Behar-Behukkotai: Cycles,holidays allow for renewal


Leviticus 25:1-27:34

Jeremiah 16:19-17:14

A simple method of keeping track of the intercalation of the moon is to follow the Jewish calendar, which consists of six 29-day months and six 30-day months. The exact number of days is variable because the cycle from one new moon to another is actually 29 days, 12 hours, 44 minutes and 2.7 seconds, resulting in a full moon on the 14th or 15th day of the month.

The Jewish calendar is puzzling to the average Jew because its holiday celebrations always seem to be out of sync with the secular calendar. This wide variability results from the fact that 12 months of 29 or 30 days create a 354-day year, falling short by about 11 days from the 365-1/4 days it takes for the earth to make one annual revolution around the sun. Adjustments for the imperfections in the solar or secular calendar are made by adding one day each leap year, which occurs every four years.

The Jewish calendar, known as the metonic cycle, compensates for the 11-day loss by adding a leap month, an entire extra month, seven times every 19 years. Hence, the great variability in the celebration of holidays.

Behar, this week's Torah portion, refers to the Yoval — the Jubilee year when land holdings were returned to their original owners, debts were canceled and the land was allowed to lie fallow. Torah scholar Rabbi Gunther Plaut submits that it was unlikely that the Jubilee was ever enacted. He suggests that it was merely an ideal set as a benchmark for Jews to live up to: "This…is a noble expression of social idealism and humanitarian concern. It presents complicated and tantalizing problems to the student of history, but its message for our time rings out with clarity and power."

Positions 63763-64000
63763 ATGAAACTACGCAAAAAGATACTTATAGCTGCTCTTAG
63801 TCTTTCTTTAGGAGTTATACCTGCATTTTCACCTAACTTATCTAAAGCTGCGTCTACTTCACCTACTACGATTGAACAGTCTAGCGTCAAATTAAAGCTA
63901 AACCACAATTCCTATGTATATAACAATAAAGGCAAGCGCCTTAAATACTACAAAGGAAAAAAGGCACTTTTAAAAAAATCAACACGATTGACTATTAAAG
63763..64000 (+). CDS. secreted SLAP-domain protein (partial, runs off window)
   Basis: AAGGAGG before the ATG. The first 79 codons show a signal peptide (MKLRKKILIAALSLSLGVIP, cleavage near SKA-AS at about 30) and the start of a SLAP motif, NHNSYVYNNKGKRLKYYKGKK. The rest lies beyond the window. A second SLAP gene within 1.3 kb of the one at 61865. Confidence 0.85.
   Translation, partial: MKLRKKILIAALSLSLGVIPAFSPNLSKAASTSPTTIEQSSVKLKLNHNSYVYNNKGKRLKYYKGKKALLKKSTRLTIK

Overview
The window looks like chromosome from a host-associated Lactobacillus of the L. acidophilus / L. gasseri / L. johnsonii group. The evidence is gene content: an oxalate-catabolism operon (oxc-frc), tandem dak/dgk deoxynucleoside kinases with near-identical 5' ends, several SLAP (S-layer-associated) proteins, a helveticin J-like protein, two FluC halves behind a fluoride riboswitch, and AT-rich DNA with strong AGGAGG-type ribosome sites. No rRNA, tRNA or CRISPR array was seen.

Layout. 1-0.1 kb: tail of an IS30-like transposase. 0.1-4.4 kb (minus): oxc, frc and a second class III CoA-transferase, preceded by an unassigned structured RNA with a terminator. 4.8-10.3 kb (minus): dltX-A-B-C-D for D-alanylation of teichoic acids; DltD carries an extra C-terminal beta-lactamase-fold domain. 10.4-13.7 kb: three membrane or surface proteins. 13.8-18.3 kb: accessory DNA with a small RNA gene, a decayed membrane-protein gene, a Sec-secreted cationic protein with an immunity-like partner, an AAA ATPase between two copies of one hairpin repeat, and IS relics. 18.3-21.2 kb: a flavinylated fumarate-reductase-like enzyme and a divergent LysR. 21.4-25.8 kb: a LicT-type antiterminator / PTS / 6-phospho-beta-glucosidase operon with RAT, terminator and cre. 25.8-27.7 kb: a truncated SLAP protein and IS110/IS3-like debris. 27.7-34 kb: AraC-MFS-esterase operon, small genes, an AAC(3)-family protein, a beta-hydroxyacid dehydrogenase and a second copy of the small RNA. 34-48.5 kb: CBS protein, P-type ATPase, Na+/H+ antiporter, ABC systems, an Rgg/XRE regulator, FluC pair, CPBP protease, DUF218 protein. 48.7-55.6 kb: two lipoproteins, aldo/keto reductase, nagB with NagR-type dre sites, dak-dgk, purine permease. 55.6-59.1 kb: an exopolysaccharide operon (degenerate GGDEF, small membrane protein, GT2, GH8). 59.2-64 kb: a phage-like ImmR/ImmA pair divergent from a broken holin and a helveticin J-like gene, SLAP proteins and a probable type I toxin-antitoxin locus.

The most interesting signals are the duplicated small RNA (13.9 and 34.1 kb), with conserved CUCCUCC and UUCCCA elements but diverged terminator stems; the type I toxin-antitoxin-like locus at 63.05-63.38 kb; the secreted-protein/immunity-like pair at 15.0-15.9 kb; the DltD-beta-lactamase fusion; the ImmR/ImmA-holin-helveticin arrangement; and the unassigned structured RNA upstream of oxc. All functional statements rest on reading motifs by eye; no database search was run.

Little is known about the Jubilee year because no information exists about its observance in the time of the First Temple. However, its observance seems quite far-fetched because there would have been two consecutive years without agricultural activity: in the sabbatical year of year 49 and the Jubilee year of year 50. Furthermore, the crops planted in year 51 would not have been ready until the fall harvest, suggesting that a total of three years would have ensued until agricultural products would have been available for consumption.

Solomon Zeitlin, noted biblical scholar, suggests that the Jubilee year was merely a year of only 49 days that allowed the lunar calendar to catch up with the time it takes for the earth to make 50 annual revolutions around the sun. This twice-a-century adjustment makes a great deal of sense because the alternative to the 49-day year, a 354-day year, would have created impossible hardship in light of the extended cessation of agricultural production.

In spite of the lack of knowledge about this custom and its seeming irrelevance to the lives of modern Jews, nevertheless, there is something to be said for the ancient Jubilee, whether or not it was practiced. The Jubilee serves as a reminder that there must come a time in the rush of people's hurried lives to stop and step back to rest and renew the vision and purpose of life.

"The Gates of Prayer" prayerbook echoes this sentiment: "There are days when we seek things for ourselves and measure failure by what we do not gain. On the Sabbath, we seek not to acquire but to share."

It would be unfortunate to have to wait once every seventh year or even once every 50th year for the opportunity to care for our spiritual lives. Jews are fortunate that new moons and special seasons in the Jewish calendar afford an opportunity to be in tune with the passage of time and the opportunity for rest as our liturgy suggests: "Yis-ma-chou b'mal-ah-chout-cha, shom-rey Shabbat, v' ko-rey oneg Shabbat (Those who keep the Sabbath and call it a delight, rejoice in the Sabbath)."

The awareness of calendar and festival celebrations should serve to draw Jews closer to the rhythms and cycles of the seasons in order to stand back and then return to work, refreshed and renewed.